Reference: Weblink 4 https://support.microsoft.com/en-us/help/555252

cp ca2.example.com.crt /etc/pki/ca-trust/source/anchors/

Reference: Weblink 5 https://stackoverflow.com/questions/29236078/how-to-ldap-bindauthenticate-using-python-ldap/30221592#30221592

Signing a certificate

Internal link 3 https://ca2.example.com/certsrv/ provides the certificate signing operations for Active Directory.

Adding key to java keystore

You might need to add a certificate to a java-like keystore. It is interesting to note that many java keystore files are actually symlinks to /etc/pki/java/cacerts.

/usr/lib/jvm/java/jre/bin/keytool -import -trustcacerts -alias "myaliasname" -storetype jks -keystore /usr/lib/jvm/java/jre/lib/security/cacerts -file ./comodo.cer -storepass changeit

Testing ssl cert from server

To find out if the https or other ssl-enabled service is serving the right certificate, you can use openssl as a client and pull down the ssl cert.

printf '\n' | openssl s_client -connect ipa.example.com:443

And observe the output for the certificate information.
To test SNI, add the parameter -servername myurl.example.com.
Reference: weblink 6 https://major.io/2012/02/07/using-openssls-s_client-command-with-web-servers-using-server-name-indication-sni/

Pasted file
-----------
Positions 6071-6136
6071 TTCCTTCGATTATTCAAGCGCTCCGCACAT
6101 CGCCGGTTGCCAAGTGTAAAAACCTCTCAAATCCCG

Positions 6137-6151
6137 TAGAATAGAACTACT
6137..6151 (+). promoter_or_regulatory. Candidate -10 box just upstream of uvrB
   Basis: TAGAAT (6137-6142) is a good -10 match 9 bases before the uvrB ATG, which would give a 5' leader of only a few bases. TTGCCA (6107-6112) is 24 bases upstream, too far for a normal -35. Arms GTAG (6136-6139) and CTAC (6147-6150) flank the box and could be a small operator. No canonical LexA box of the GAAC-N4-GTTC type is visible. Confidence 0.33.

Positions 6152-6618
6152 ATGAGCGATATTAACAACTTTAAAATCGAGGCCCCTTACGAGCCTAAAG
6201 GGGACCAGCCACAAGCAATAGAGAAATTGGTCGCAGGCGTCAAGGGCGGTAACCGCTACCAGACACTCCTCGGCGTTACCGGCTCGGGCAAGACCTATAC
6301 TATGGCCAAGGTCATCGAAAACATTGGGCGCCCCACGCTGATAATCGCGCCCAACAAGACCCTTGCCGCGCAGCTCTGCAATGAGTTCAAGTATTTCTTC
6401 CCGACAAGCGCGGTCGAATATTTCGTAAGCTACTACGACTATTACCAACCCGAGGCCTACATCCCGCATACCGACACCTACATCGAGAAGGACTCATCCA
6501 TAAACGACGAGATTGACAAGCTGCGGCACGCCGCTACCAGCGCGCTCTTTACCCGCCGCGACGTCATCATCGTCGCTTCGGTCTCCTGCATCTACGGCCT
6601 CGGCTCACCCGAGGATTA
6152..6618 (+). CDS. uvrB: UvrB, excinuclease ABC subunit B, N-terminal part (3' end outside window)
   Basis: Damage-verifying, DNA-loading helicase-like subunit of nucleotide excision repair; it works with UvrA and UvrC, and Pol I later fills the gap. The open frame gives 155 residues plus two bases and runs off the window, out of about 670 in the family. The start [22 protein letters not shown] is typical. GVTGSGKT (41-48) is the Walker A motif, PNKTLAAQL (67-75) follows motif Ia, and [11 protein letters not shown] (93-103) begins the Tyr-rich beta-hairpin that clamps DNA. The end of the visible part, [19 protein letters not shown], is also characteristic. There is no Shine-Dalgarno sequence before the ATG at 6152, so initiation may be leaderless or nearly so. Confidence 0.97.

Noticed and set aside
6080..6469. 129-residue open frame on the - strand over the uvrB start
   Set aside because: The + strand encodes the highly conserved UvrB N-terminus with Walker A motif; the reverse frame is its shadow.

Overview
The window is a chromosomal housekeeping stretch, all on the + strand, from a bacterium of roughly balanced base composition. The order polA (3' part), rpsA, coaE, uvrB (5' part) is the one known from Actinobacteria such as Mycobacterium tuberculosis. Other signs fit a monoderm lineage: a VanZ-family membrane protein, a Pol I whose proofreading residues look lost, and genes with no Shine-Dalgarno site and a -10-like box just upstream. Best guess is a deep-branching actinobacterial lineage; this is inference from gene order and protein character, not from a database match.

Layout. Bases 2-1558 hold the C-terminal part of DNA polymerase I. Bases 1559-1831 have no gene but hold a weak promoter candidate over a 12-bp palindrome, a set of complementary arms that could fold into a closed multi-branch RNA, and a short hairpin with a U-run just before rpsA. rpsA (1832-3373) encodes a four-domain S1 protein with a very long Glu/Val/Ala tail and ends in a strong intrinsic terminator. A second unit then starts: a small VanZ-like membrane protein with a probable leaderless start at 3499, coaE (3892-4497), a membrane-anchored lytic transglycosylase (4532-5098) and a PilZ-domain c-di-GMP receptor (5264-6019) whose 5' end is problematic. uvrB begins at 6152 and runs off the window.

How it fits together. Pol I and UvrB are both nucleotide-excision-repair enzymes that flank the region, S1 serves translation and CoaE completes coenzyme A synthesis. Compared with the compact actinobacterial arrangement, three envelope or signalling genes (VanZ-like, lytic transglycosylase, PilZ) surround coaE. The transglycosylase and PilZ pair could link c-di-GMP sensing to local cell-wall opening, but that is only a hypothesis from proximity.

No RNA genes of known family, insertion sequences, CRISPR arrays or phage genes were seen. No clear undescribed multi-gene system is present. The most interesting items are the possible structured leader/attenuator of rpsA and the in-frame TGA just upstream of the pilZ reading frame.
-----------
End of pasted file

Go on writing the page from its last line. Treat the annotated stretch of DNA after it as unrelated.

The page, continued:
Convert cer to pem format

openssl x509 -inform der -in certificate.cer -out certificate.pem

Reference: weblink 7 https://www.sslshopper.com/article-most-common-openssl-commands.html

Read info from pkcs12 file

openssl pkcs12 -in cert.pfx -passin pass:'' -nodes -clcerts | openssl x509 -noout -subject -issuer -startdate -enddate

Delineate certificates in chain being served by a web connection

certchain="$( mktemp )" ; echo '' | openssl s_client -showcerts -connect pypi.python.org:443 > ${certchain} ; certcount=$( grep -cE '^-----BEGIN CERT' ${certchain} 2>/dev/null ); cat ${certchain} | { x=0 ; while test $x -lt ${certcount} ; do openssl x509 -noout -subject -issuer -dates ; x=$(( x + 1 )) ; done ; }



  1. Pkcs12 chained certificates demo: http://stackoverflow.com/questions/18787491/adding-certificate-chain-to-p12pfx-certificate/18830742#18830742
  2. How to get the cert file hash without the c_rehash tool http://www.linuxquestions.org/questions/linux-server-73/openldap-certificate-4175480164-print/
  3. Removing passphrase from ssl key https://www.mnxsolutions.com/apache/removing-a-passphrase-from-an-ssl-key.html
  4. AD get root CA certificate https://support.microsoft.com/en-us/help/555252
  5. https://stackoverflow.com/questions/29236078/how-to-ldap-bindauthenticate-using-python-ldap/30221592#30221592
  6. https://major.io/2012/02/07/using-openssls-s_client-command-with-web-servers-using-server-name-indication-sni/
  7. https://www.sslshopper.com/article-most-common-openssl-commands.html
  8. The Most Common Java Keytool Keystore Commands